Ms. Shaut used under-the-stairs space for organization in one home.

“We installed lockers for each child in the family and an extra seasonal storage closet for things like winter coats and extra blankets,” Ms. Shaut said. “Most people want either a locker or a cubby for each child, plus a bench with storage bins underneath or a tip-up seat adds space and a convenient place to sit down to remove shoes and boots. It’s good to have both open shelving and closed storage if you have the space.”

Ms. Shaut said linking the mudroom to the laundry room can be particularly helpful for families who can toss dirty sports clothes directly into the machine.

In one home, Mr. Rill designed a mudroom/laundry room with spaces for baskets for clean laundry so that each family member could take their laundry upstairs themselves.

“I’ve designed additions for a lot of families who do equestrian activities, so they sometimes want a sink or a drain in the floor to wash off muddy boots,” Mr. Rill said. “Sometimes people want a sink, too, to use for gardening or crafts.”

One more use for the mudroom for some families is for “Costco storage,” a pantry area where bulk items can be kept.

“In one mudroom recently we built a pantry with counter space hidden behind pocket doors, almost like a minikitchen for storing bulk items and things like a food processor,” Mr. Rill said. “This keeps the kitchen more efficient and fancier, which people like when they use the kitchen for entertaining.”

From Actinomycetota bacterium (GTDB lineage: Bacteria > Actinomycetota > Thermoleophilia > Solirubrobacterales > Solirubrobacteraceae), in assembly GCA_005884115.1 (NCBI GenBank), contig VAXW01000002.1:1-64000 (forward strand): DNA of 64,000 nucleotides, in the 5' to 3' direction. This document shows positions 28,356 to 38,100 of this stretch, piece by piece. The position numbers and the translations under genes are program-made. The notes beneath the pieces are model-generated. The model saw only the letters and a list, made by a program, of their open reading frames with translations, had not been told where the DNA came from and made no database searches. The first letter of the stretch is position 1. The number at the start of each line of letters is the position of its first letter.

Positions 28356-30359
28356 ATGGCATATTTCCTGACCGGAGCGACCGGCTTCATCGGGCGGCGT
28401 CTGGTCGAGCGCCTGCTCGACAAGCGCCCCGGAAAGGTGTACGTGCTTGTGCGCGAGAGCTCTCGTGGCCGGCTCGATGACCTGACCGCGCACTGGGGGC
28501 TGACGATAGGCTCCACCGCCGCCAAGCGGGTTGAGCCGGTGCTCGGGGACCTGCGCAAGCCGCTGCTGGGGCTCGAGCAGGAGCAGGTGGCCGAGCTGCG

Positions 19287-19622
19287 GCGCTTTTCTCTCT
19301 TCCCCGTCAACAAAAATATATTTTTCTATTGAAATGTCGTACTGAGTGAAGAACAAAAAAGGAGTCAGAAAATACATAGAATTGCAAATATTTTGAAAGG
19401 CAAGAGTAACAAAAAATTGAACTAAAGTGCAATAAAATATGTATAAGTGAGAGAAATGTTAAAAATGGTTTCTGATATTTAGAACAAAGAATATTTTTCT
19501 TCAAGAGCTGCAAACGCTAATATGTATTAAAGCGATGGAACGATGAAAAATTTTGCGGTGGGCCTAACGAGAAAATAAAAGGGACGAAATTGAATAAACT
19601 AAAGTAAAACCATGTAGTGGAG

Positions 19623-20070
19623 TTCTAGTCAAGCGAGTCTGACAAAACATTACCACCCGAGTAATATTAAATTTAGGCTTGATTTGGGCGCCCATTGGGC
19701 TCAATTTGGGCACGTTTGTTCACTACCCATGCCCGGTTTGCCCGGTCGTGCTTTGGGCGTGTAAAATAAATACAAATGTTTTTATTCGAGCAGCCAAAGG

All three designers recommend choosing materials for the mudroom that are durable and easy to clean yet attractive, such as stone or ceramic tile flooring or composite or laminate hardwood flooring.

“Painted wood walls work best because they are easier to clean than drywall,” Ms. Shaut said. “A lot of people also like the look of wainscoting, which is also easy to clean and resistant to dirt.”

Ms. Polgreen said color palettes in the mudroom usually are an extension of nearby rooms, but some homeowners choose to make this their room for playing with color.

“You can add an accent wall in a bright color or allow the kids to decorate their lockers themselves,” Ms. Polgreen said. “Another good option is chalkboard paint, so family members can write notes to each other, or even a stick-on chalkboard or white board that you can find at a craft store. Corkboard works well, too, if you want a place to pin up artwork and schedules.”

Ms. Shaut said a lot of families like to keep their mudroom white so it looks bright and clean, and then have the children personalize their cubbies or lockers with stickers and paint.

“You want a lot of light in the space, especially if the room doesn’t have a window for natural light, but you also need to be careful of hanging lighting because of the possibility of breakage from sports equipment,” Ms. Shaut said. “Recessed lighting or track lighting can work as long as the fixtures are not too big and the ceiling is high enough.”

Mr. Rill recommends using task lighting in several areas in the mudroom such as under cabinets and above the desk.

“Whatever you do, the mudroom is one place in the home where every inch should be designed for the maximum storage space,” Mr. Rill said.